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3 Crazy Facts About Food & Drink Preferences of Business Travelers

3 Crazy Facts About Food & Drink Preferences of Business Travelers

Hanger hits a little different for everyone, but it’s an unwelcome phenomenon across the board.

And especially while on the road — no one needs a meltdown at 30,000 feet. That’s why we weren’t surprised to find out that business travelers’ favorite airline also happens to be the one with their favorite snacks. 

Lola.com surveyed over 1,000 frequent corporate travelers to better understand the ever-changing food and beverage preferences of road warriors.

Who do they turn to? Are they buying or bringing food? Wine or coffee? Are peanuts still an acceptable in-flight snack? We wanted all of the answers.

You got snacks?

So which airline takes the cake for best in-flight snacks? American Airlines (27%) and Delta (26%) were the most popular.

These are also the most preferred airlines for business travel by 28% and 25% of business travelers, respectively. Coincidence? It’s unclear.

When asked which factors influence travelers’ airline preferences, flight time options (66%) and price (66%) were most cited — but no mention of snacks. Perhaps it’s a subconscious influence, or simply brand loyalty — people like what they know.

Either way, the correlation between best snacks and top preferred airline is clear.

How do the rest of the airlines’ snack games stack up? The results identify clear favorites. Here’s the definitive ranking of best snack brands, according to frequent business travelers.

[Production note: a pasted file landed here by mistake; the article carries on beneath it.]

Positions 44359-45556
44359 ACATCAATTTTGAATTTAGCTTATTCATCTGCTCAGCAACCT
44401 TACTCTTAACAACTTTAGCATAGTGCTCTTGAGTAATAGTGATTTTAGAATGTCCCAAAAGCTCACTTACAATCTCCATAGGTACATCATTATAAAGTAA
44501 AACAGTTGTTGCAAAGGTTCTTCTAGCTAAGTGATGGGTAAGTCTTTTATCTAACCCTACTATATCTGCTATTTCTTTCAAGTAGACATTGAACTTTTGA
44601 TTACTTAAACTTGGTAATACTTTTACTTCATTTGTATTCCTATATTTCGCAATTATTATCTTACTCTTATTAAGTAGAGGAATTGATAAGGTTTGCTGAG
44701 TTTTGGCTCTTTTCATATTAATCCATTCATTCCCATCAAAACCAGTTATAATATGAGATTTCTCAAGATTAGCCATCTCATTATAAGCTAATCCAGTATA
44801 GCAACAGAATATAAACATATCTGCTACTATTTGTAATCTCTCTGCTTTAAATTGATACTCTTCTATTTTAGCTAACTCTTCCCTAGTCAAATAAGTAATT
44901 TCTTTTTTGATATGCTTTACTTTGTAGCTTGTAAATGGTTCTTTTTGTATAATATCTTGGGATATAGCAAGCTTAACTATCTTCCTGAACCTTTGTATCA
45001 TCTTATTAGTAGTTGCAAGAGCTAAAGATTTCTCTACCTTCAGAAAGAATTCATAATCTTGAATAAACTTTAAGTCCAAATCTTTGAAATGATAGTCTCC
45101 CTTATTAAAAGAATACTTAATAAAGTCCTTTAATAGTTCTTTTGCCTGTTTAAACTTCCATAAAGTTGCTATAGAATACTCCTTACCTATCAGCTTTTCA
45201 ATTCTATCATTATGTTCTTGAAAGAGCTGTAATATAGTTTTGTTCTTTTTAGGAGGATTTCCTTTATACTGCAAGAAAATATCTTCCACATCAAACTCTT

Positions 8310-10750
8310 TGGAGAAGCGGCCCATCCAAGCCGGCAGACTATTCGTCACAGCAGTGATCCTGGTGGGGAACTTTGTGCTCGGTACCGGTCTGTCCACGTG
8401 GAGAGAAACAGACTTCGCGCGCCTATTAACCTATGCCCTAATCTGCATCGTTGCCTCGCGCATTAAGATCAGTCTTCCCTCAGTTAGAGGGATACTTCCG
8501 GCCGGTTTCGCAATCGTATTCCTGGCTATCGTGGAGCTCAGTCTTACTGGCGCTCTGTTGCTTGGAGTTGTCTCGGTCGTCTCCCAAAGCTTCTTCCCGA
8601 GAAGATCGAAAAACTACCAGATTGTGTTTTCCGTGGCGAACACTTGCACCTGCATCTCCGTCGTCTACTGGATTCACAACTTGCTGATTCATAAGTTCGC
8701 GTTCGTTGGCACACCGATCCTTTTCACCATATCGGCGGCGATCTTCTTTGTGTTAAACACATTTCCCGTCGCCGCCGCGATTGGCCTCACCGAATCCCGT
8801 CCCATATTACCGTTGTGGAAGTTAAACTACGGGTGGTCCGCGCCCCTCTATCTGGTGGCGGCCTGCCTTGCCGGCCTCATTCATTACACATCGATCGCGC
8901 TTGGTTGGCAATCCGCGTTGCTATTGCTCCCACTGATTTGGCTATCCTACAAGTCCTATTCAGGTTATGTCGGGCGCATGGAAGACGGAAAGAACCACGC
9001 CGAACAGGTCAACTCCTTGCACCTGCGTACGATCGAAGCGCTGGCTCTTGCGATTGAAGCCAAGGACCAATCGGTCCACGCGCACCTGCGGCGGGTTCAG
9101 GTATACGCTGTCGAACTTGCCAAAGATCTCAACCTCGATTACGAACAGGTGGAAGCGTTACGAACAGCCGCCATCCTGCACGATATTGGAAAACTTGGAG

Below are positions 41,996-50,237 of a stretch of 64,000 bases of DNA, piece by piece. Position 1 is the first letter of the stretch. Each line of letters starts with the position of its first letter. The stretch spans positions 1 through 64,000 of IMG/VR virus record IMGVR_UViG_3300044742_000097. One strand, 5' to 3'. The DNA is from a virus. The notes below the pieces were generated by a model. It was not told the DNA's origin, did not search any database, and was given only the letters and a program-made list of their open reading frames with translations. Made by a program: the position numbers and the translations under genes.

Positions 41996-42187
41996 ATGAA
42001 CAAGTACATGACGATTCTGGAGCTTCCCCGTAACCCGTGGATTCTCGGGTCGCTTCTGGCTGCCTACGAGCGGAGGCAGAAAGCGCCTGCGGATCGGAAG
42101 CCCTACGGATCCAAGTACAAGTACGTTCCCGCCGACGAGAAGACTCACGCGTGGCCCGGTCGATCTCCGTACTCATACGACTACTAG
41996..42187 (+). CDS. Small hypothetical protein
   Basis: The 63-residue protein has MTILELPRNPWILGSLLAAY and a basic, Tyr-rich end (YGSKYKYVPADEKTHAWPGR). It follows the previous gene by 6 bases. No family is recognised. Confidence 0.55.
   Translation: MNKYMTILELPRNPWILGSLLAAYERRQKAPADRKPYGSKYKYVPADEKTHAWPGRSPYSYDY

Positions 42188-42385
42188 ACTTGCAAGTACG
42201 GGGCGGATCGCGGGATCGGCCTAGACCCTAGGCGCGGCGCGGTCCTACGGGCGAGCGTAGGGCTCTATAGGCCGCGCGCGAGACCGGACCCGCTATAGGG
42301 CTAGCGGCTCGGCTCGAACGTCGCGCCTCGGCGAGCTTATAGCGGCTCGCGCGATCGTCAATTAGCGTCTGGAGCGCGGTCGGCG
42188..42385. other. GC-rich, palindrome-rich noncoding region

best-snack-brands (1)

Airplane food gets a lot of flack, and not without reason.

Most airplane meals are lame microwaved attempts at random meals, like roast beef or bolognese — things that should be eaten fresh out of Grandma’s oven, not peeled out of the plastic wrap and picked at out of a makeshift cardboard bowl.

But, snacks matter to frequent travelers, and are where airlines can redeem themselves. The best snacks come pre-wrapped, whether you’re in the air or on the ground, making it possible for airlines to satisfy customers, even without a fully functioning kitchen.

So what are business travelers snacking on? The top five snacks of choice are: 

  1. Peanuts
  2. Pretzels
  3. Cookies
  4. Chips
  5. Crackers

 

Not surprising — peanuts are the classic airplane snack and pretzels seem to have staked claim as the allergy friendly option. We also need to give a special shoutout to Delta and their Biscoff cookies, undoubtedly the best airline-cookie pairing out there. 

Hydration Station

But a snack isn’t complete without a beverage. The go-to? Twenty-eight percent of business travelers stick with water, with soda as a close second.

 

drink-preferences 

Flying used to be treated as a luxury — champagne toast during takeoff, anyone?

But, the days of drinking on the plane are on the wane. Forty-one percent of business travelers said they like to have a drink during a flight, but only 18% indicated alcohol as their top drink of choice when flying — 8% choose wine, 6% go for a cocktail, and 4% prefer beer.

Breaking down these stats by gender paints an interesting picture.

Are men or women more likely to be drinking on flights? The answer: female flyers. Women are 73% more likely to drink wine on flights, while men are 43% more likely to stick with coffee. 

The data also reveals a new behavior pattern: more than half of frequent travelers opt to bring their own food rather than buying snacks at the airport. And women are 30% more likely to do so than men. 

So what’s driving this change?

Maybe an increase in health consciousness, or perhaps travelers are just tired of paying $14 for a soggy sandwich. Either way, more than half of frequent travelers are trading in the airport Chili’s for an on-the-go homemade meal. 

What’s next?

The data is clear: traveler’s food and drink preferences are changing (and maybe even influencing their airline choices).

So what’s next?

Airports, food vendors, and companies with traveling employees need to start paying attention to travelers’ preferences and purchasing behavior as they continue to evolve.

But for now, we’re off to see what all the hype for snacks on American and Delta is about. 


About the Author: Kathleen Burns